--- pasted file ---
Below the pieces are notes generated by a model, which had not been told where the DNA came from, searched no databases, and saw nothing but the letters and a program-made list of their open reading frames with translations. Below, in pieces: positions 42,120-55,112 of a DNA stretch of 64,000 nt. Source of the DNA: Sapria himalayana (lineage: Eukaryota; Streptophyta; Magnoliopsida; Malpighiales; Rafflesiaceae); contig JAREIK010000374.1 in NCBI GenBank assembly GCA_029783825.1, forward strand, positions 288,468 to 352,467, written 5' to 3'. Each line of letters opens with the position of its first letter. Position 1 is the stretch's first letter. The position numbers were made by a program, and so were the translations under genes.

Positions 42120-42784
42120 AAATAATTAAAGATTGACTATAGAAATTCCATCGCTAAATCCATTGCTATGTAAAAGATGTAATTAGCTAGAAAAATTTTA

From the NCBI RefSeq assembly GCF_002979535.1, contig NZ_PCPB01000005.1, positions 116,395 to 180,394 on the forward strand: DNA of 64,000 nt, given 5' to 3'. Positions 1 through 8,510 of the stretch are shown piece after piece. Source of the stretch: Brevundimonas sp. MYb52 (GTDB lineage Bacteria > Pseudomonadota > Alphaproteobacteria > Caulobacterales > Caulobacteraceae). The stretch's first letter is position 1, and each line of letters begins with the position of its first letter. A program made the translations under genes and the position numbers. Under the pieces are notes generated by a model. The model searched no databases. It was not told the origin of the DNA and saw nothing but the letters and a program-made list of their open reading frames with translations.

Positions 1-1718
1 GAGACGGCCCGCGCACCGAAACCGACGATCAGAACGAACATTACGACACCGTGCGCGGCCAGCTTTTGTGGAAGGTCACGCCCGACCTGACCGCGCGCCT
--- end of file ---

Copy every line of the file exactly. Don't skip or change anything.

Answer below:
Below the pieces are notes generated by a model, which had not been told where the DNA came from, searched no databases, and saw nothing but the letters and a program-made list of their open reading frames with translations. Below, in pieces: positions 42,120-55,112 of a DNA stretch of 64,000 nt. Source of the DNA: Sapria himalayana (lineage: Eukaryota; Streptophyta; Magnoliopsida; Malpighiales; Rafflesiaceae); contig JAREIK010000374.1 in NCBI GenBank assembly GCA_029783825.1, forward strand, positions 288,468 to 352,467, written 5' to 3'. Each line of letters opens with the position of its first letter. Position 1 is the stretch's first letter. The position numbers were made by a program, and so were the translations under genes.

Positions 42120-42784
42120 AAATAATTAAAGATTGACTATAGAAATTCCATCGCTAAATCCATTGCTATGTAAAAGATGTAATTAGCTAGAAAAATTTTA

From the NCBI RefSeq assembly GCF_002979535.1, contig NZ_PCPB01000005.1, positions 116,395 to 180,394 on the forward strand: DNA of 64,000 nt, given 5' to 3'. Positions 1 through 8,510 of the stretch are shown piece after piece. Source of the stretch: Brevundimonas sp. MYb52 (GTDB lineage Bacteria > Pseudomonadota > Alphaproteobacteria > Caulobacterales > Caulobacteraceae). The stretch's first letter is position 1, and each line of letters begins with the position of its first letter. A program made the translations under genes and the position numbers. Under the pieces are notes generated by a model. The model searched no databases. It was not told the origin of the DNA and saw nothing but the letters and a program-made list of their open reading frames with translations.

Positions 1-1718
1 GAGACGGCCCGCGCACCGAAACCGACGATCAGAACGAACATTACGACACCGTGCGCGGCCAGCTTTTGTGGAAGGTCACGCCCGACCTGACCGCGCGCCT